According to Investment Association (IA) figures for March 2016, mixed asset funds were “in vogue” and were the second best-selling asset class with net retail sales of £190m. Of the mixed asset sectors, funds in the IA Mixed Investment 40-85% Shares sector were the most popular, generating £95m in net retail sales – making it the fifth bestselling IA sector of the month.
Guy Sears, interim chief executive of the IA, comments: “Retail investors remained cautious and reduced their holdings in equity funds, looking instead to multi-asset, absolute return and fixed income products.
“It is a sign of the times, with changing pension regulation and uncertainty in the global economic outlook, that multi-asset and absolute return products have been popular with retail investors. These sectors have grown in recent years as our members have introduced new funds to meet investors’ changing needs.”
Vincent McEntegart, manager of the Kames Diversified Monthly Income fund, says there has been a significant pick-up in assets flowing into multi-asset products.
Asset managers have also responded to the pension reforms by bringing to market multi-asset funds with an income component.
“For some investors, an attractive risk-managed total return is desired. For others, an attractive level of income with the potential for capital growth is what they need,” Mr McEntegart suggests. “Historically, taking investment risk once we have retired has been confined to our non-pension savings. But in a world of low growth and low interest rates, retirees needing to earn an income from their pension pots are having to take on some investment risk. Cash in the bank may feel safe but it will be many years before interest income on cash will be high enough to be regarded as a source of retirement income.”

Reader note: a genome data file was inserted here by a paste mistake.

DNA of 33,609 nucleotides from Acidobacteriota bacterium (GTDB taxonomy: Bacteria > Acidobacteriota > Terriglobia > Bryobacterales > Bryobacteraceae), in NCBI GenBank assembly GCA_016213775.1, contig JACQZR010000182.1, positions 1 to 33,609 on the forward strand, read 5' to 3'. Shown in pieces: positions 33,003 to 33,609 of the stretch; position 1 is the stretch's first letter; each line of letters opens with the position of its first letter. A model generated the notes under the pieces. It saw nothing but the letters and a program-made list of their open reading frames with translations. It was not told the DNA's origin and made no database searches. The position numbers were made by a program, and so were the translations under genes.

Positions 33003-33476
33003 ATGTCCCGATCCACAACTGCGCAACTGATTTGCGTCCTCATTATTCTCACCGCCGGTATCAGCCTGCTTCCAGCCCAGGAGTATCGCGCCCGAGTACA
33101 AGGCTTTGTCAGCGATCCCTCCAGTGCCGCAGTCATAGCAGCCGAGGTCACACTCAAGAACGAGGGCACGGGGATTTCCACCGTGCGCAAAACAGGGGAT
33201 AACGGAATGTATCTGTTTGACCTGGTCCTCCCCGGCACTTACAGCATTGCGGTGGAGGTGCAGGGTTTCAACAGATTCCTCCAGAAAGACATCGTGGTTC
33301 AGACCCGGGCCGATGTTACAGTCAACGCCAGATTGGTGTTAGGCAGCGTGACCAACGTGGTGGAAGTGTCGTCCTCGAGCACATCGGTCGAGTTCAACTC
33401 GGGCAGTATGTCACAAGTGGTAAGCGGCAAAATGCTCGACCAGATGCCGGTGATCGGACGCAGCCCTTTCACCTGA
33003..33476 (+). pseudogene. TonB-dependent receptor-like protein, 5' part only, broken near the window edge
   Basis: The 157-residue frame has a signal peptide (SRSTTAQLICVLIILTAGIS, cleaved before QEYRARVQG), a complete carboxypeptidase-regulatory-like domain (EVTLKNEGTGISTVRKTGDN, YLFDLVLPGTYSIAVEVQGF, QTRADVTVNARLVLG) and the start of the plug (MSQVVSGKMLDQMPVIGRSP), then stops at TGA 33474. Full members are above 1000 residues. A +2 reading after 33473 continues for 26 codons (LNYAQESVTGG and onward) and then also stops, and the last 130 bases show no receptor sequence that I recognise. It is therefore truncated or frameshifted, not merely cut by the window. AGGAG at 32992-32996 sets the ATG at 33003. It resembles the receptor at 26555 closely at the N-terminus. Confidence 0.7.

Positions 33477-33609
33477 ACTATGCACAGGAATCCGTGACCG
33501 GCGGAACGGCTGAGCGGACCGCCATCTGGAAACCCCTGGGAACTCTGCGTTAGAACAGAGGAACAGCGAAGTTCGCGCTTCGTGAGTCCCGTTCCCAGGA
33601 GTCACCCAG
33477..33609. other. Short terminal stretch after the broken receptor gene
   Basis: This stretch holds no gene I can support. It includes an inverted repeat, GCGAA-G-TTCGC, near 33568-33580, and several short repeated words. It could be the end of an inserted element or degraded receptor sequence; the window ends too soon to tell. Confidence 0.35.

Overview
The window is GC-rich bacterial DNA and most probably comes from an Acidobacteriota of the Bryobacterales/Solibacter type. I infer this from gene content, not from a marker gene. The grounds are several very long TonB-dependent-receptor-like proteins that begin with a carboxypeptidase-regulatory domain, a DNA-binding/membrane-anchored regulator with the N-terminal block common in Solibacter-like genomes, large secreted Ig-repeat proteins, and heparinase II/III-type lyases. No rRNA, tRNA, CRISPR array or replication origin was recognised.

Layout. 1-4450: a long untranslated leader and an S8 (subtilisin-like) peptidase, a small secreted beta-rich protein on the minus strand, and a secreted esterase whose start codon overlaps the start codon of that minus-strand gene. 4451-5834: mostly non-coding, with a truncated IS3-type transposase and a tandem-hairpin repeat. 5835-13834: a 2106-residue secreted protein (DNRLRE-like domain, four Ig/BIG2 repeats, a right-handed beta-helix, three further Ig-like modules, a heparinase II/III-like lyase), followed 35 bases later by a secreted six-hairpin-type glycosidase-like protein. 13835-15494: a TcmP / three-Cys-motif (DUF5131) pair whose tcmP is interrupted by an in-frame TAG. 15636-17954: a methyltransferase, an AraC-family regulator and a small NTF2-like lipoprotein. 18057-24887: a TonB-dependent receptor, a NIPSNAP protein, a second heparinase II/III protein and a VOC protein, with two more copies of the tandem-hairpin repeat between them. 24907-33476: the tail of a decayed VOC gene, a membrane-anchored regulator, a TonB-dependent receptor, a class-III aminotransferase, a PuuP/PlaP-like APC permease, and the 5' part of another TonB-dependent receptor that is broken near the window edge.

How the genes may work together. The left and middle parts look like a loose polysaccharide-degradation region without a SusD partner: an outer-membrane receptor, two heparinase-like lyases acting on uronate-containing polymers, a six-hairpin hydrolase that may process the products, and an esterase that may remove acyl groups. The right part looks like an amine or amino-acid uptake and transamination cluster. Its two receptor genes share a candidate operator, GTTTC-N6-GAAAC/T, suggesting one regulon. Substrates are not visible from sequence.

So how do multi-asset and income strategies meet the needs of investors with greater responsibility to fund their retirement as a result of pension freedoms?
Sonja Laud, manager of the Baring Multi-Asset Income fund, says the changes coincide with an uncertain investment environment, where interest rates are low and unlikely to rise anytime soon.
“Even property may not offer the same yield that investors have counted on until now,” she admits. “For many investors, the question is where to find a retirement income solution that combines sustainable income generation with rigorous risk management. In single-asset-class funds, investors often have to accept higher levels of risk for the same level of income.”
She believes multi-asset income funds can provide a solution to this dilemma: “Within a multi-asset income fund, the manager can tactically adapt and diversify the asset allocation of the portfolio, aiming to gain exposure to rising asset classes to capture growth, and limit exposure to falling asset classes to protect capital, while exploiting income opportunities when and where they arise.”
It is still early days for those multi-asset income funds launched in response to the pension reforms. The next few years will test whether they are able to deliver the promised capital growth and income while remaining truly multi-asset in their investing approach.
Ellie Duncan is deputy features editor at Investment Adviser